SNAPP TEAM:Wildfires and Human Health
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What are consensus-driven, evidence-based approaches to identify and communicate the human health implications of wildfires versus ecological restoration-focused forest management, including managed fires?

This working group will collaborate with stakeholders to more fully incorporate human health implications from wild and managed forest fires into forest restoration planning and implementation in the Western U.S. The team will catalogue approaches based on the best available evidence and develop a consensus-driven, evidence-based approach to integrate human health considerations into spatial and temporal planning for forest management.  The team will also develop strategies for communicating and coordinating relative human health implications for stakeholders and policymakers involved in forest management and the mitigation of health risks from fire smoke.

 

Our Approach: The team integrates expertise in the conservation and health sectors to combine scientific evidence and stakeholder input to describe the relative human health implications of wildfires as compared to different forest restoration scenarios.  We will use existing data to conduct a representative analysis of relative health implications.  This will allow a grounded approach to develop products to support communication, coordination, and decision-making among stakeholders involved in — and affected by — forest restoration, including managed fires.

Team Status: NEW
Team Critical Challenge: Climate Resilience
Goals
  • Synthesize approaches of incorporating human health implications into forest restoration planning, based on best available evidence.
  • Produce a public report with guidance on how consensus driven, evidence-based approaches may be adapted for local contexts in the Western U.S., as well as other locations facing more frequent and severe wildfires as a result of land management and climate change.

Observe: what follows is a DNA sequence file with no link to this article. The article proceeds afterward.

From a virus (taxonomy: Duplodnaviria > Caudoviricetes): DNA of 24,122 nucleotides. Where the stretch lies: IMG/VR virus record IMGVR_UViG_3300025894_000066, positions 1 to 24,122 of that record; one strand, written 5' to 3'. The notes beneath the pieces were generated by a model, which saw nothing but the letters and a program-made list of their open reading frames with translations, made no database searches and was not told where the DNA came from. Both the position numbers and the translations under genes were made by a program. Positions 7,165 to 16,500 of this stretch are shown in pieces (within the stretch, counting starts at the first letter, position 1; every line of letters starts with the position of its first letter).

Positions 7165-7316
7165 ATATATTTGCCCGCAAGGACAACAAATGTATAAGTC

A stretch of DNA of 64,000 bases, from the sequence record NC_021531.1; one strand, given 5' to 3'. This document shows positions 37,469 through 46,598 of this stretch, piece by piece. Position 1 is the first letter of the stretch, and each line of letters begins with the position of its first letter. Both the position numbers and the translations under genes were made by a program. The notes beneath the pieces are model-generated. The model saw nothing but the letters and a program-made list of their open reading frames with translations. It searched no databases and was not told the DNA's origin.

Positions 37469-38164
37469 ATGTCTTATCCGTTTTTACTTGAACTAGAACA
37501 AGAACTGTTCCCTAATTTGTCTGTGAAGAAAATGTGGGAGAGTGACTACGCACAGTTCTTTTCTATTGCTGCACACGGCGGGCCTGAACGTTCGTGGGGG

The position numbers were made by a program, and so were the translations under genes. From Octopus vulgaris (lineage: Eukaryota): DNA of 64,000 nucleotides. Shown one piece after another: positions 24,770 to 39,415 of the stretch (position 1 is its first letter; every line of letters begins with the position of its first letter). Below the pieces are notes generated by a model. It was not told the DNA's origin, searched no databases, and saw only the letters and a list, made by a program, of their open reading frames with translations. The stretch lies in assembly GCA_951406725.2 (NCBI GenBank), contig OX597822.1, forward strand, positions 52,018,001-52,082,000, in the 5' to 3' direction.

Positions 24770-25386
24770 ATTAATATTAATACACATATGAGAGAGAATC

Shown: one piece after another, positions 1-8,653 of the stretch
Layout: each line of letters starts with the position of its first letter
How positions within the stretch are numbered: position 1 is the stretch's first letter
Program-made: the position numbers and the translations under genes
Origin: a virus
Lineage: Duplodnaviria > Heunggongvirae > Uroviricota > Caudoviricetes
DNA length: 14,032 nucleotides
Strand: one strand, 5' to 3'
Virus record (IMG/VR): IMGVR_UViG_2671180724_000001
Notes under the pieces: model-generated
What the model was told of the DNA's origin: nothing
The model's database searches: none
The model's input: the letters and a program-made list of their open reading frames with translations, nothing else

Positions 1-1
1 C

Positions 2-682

• Create a toolkit to help implementing organizations communicate and coordinate about the relative human health implications of smoke from wild and managed fires.
Team
Leaders
Ryan Haugo
The Nature Conservancy
Jen Krenz
University of Washington
June Spector
University of Washington
Nick Wolff
The Nature Conservancy
Members
Ana Barros
Washington State Department of Natural Resources
Jill Baumgartner
McGill University
Tania Busch Isaksen
Department of Environmental and Occupational Health Sciences, University of Washington
Pete Caligiuri
The Nature Conservancy
Craig Clements
San Jose State University
Stacy Drury
Fire and Fuels Program, USDA Forest Service Pacific Southwest Research Station
Ernesto Alvarado
Pacific Wildland Fire Sciences Laboratory, School of Environmental and Forest Sciences, University of Washington
Julie Fox
Washington State Department of Health
Vanessa Galaviz
California Environmental Protection Agency
Gillian Gawne-Mittelstaedt
Partnership for Air Matters, Tribal Healthy Homes Network
David Grant
Washington State Department of Ecology
Keala Hagmann
Applegate Forestry, LLC
Sarah Henderson
School of Population and Public Health, University of British Columbia
Paul Hessburg
USDA Forest Service Pacific Northwest Research Station
Blane Heumann
The Nature Conservancy
Sean Hopkins
Washington State Department of Ecology
Fay Johnston
Menzies Institute for Medical Research, University of Tasmania
Jihoon Jung
Department of Environmental and Occupational Health Sciences, University of Washington
Van Kane
College of the Environment, University of Washington
Eddie Kasner
Pacific Northwest Agricultural Safety and Health Center, University of Washington
Meg Krawchuk
Department of Forest Ecosystems and Society, Oregon State University
Phil Levin
College of the Environment, University of Washington and The Nature Conservancy
Jamie Lydersen
California Department of Forestry and Fire Protection
James Markwiese
US Environmental Protection Agency
Miriam Marlier
University of California, Los Angeles
Julian Marshall
University of Washington
Charles Maxwell
Department of Forestry and Environmental Resources, North Carolina State University
Andrew Merschel
Department of Forest Ecosystems and Society, Oregon State University
Kerry Metlen
The Nature Conservancy
Kari Nadeau
Stanford University Medical School
Janice Peterson
USDA Forest Service
Haiganoush Preisler
(Retired) USDA Forest Service Pacific Southwest Research Station
Susan Prichard
USDA Forest Service Pacific Northwest Research Station
Mary Prunicki
Stanford University Medical School
Brian Robinson
McGill University
Jens Stevens
New Mexico Landscapes Field Station, USGS
Leland Tarnay
USDA Forest Service Pacific Southwest Region Remote Sensing Lab
Chris Tessum
University of Illinois, Urbana-Champaign
Carolyn Whitaker
Washington State Department of Labor and Industries
Karen Zirkle
Washington State Department of Natural Resources
Advisors
Yuta Masuda
The Nature Conservancy
Ed Smith
The Nature Conservancy
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